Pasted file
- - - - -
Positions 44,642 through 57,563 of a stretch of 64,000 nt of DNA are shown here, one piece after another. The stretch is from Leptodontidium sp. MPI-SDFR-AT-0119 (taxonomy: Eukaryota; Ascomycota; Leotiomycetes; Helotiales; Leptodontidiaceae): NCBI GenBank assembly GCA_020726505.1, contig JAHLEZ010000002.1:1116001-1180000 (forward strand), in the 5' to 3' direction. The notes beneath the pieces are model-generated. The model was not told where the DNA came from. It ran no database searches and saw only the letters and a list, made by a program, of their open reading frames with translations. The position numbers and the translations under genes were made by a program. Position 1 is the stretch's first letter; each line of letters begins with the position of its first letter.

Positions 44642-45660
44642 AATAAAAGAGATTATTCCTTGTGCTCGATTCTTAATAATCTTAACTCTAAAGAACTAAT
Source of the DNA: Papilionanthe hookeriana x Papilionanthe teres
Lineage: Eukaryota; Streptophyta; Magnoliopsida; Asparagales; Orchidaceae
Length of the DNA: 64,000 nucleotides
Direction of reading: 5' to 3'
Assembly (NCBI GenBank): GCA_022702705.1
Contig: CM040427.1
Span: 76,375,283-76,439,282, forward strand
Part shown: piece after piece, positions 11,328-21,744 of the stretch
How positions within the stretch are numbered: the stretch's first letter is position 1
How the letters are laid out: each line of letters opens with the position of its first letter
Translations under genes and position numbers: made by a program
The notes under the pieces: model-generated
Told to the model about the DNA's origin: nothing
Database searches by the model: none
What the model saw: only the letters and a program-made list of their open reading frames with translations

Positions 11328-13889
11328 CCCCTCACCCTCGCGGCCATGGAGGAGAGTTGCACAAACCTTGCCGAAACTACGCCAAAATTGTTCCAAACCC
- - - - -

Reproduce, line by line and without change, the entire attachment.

Positions 44,642 through 57,563 of a stretch of 64,000 nt of DNA are shown here, one piece after another. The stretch is from Leptodontidium sp. MPI-SDFR-AT-0119 (taxonomy: Eukaryota; Ascomycota; Leotiomycetes; Helotiales; Leptodontidiaceae): NCBI GenBank assembly GCA_020726505.1, contig JAHLEZ010000002.1:1116001-1180000 (forward strand), in the 5' to 3' direction. The notes beneath the pieces are model-generated. The model was not told where the DNA came from. It ran no database searches and saw only the letters and a list, made by a program, of their open reading frames with translations. The position numbers and the translations under genes were made by a program. Position 1 is the stretch's first letter; each line of letters begins with the position of its first letter.

Positions 44642-45660
44642 AATAAAAGAGATTATTCCTTGTGCTCGATTCTTAATAATCTTAACTCTAAAGAACTAAT
Source of the DNA: Papilionanthe hookeriana x Papilionanthe teres
Lineage: Eukaryota; Streptophyta; Magnoliopsida; Asparagales; Orchidaceae
Length of the DNA: 64,000 nucleotides
Direction of reading: 5' to 3'
Assembly (NCBI GenBank): GCA_022702705.1
Contig: CM040427.1
Span: 76,375,283-76,439,282, forward strand
Part shown: piece after piece, positions 11,328-21,744 of the stretch
How positions within the stretch are numbered: the stretch's first letter is position 1
How the letters are laid out: each line of letters opens with the position of its first letter
Translations under genes and position numbers: made by a program
The notes under the pieces: model-generated
Told to the model about the DNA's origin: nothing
Database searches by the model: none
What the model saw: only the letters and a program-made list of their open reading frames with translations

Positions 11328-13889
11328 CCCCTCACCCTCGCGGCCATGGAGGAGAGTTGCACAAACCTTGCCGAAACTACGCCAAAATTGTTCCAAACCC